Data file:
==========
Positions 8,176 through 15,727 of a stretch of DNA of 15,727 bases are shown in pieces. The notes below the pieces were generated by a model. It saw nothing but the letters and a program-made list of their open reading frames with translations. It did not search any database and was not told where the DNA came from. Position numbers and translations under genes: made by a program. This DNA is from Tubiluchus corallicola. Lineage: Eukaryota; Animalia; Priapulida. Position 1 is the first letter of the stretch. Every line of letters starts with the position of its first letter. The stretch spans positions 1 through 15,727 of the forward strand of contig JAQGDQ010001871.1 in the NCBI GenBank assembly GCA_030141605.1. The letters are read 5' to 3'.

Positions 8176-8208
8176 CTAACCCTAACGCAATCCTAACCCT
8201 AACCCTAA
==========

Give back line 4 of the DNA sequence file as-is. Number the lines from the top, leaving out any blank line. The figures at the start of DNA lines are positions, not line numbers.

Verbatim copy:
8201 AACCCTAA